... 2006, the International Court of Justice issued a judgment concluding by a vote of 15 to 2 that it had no jurisdiction to consider an application that the Democratic Republic of Congo had lodged 4 years earlier, in which it alleged that Rwanda, one of its neighbors to the east (map credit), had committed
'massive, serious and flagrant violations of human rights and of international humanitarian law' resulting 'from acts of armed aggression perpetrated by Rwanda on the territory of the Democratic Republic of the Congo in flagrant violation of the sovereignty and territorial integrity of the Democratic Republic of the Congo, as guaranteed by the United Nations and OAU Charters'.The ICJ's judgment in Armed Activities on the Territory of the Congo (New Application : 2002) (Democratic Republic of the Congo v. Rwanda), the court declined to exercise jurisdiction based on a laundry list of treaties. It held inapplicable, for instance: the 1984 Convention Against Torture, for the reason that Rwanda was not a state party; and the 1948 Convention Against Genocide, for the reason that Rwanda had attached a pertinent reservation to its ratification of the latter treaty. Nor did it agree with the DRC that Rwanda had waived its right to object to jurisdiction.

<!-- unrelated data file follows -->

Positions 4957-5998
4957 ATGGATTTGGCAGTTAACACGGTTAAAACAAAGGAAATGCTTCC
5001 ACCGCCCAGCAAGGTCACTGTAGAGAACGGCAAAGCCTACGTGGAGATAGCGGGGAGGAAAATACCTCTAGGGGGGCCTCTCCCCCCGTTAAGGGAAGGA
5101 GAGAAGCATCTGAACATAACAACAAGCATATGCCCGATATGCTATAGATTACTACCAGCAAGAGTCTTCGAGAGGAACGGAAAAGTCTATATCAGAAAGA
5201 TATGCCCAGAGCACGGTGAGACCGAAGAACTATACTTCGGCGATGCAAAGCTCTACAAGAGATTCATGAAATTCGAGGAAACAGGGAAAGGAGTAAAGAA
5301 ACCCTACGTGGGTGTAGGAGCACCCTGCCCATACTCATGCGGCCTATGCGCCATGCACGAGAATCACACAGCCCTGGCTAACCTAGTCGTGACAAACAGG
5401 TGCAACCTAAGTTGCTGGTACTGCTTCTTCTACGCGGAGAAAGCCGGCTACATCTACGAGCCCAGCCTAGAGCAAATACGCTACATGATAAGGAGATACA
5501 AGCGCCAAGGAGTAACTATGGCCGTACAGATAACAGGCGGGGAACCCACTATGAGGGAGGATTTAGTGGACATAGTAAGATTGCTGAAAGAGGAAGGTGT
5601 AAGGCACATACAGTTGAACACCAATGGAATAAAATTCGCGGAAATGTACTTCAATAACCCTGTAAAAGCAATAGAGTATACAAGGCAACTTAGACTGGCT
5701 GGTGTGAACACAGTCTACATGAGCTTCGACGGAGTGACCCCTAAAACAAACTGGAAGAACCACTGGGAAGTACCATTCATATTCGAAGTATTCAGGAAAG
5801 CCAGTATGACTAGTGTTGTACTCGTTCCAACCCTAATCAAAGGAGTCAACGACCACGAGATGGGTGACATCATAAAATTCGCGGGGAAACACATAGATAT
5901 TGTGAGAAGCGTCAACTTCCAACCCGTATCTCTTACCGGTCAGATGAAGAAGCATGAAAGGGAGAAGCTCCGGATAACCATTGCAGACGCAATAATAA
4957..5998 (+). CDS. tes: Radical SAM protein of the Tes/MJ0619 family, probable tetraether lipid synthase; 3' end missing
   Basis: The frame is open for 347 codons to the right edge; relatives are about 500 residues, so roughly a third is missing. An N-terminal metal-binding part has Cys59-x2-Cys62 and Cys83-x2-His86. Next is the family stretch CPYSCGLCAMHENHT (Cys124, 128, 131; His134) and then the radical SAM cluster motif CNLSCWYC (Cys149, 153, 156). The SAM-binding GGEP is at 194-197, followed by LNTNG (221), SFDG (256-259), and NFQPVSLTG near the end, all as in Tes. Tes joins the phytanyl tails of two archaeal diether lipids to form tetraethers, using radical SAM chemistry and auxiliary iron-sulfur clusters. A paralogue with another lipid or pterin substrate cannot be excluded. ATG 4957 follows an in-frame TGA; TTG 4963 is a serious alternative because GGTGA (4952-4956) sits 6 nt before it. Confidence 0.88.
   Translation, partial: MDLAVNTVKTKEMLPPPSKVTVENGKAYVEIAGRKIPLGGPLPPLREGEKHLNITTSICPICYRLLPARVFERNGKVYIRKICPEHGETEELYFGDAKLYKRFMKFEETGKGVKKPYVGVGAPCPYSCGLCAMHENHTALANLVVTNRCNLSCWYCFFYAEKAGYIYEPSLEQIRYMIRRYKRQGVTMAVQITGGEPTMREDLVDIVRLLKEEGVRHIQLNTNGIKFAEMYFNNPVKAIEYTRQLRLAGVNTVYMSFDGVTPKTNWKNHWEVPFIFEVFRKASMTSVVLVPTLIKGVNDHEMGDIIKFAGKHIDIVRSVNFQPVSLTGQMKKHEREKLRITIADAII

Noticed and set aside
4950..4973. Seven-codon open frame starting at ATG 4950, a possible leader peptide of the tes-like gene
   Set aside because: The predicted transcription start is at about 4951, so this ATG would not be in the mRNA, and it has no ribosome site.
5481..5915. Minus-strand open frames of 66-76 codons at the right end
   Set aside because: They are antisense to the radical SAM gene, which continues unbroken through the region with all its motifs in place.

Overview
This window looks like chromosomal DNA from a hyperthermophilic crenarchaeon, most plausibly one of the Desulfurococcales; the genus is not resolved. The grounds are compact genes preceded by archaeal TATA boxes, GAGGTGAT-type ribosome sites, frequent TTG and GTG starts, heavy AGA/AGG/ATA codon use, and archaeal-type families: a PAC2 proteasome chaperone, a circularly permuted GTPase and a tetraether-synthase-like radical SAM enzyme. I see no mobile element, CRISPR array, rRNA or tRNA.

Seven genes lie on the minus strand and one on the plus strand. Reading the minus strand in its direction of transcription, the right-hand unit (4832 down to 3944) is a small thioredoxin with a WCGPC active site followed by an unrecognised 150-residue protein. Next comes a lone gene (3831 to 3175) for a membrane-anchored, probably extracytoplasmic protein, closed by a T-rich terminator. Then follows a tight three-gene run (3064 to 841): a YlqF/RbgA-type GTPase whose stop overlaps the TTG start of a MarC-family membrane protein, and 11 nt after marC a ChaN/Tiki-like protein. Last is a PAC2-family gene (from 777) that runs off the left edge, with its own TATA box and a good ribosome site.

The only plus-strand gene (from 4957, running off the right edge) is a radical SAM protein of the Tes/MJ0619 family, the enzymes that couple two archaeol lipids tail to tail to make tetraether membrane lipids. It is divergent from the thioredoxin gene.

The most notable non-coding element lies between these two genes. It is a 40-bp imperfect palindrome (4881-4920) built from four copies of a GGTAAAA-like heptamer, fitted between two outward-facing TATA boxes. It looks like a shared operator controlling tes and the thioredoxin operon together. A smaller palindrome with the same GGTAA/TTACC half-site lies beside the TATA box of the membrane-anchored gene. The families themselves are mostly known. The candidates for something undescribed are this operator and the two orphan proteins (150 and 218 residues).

(Prior February 3 posts are here, here, and here.)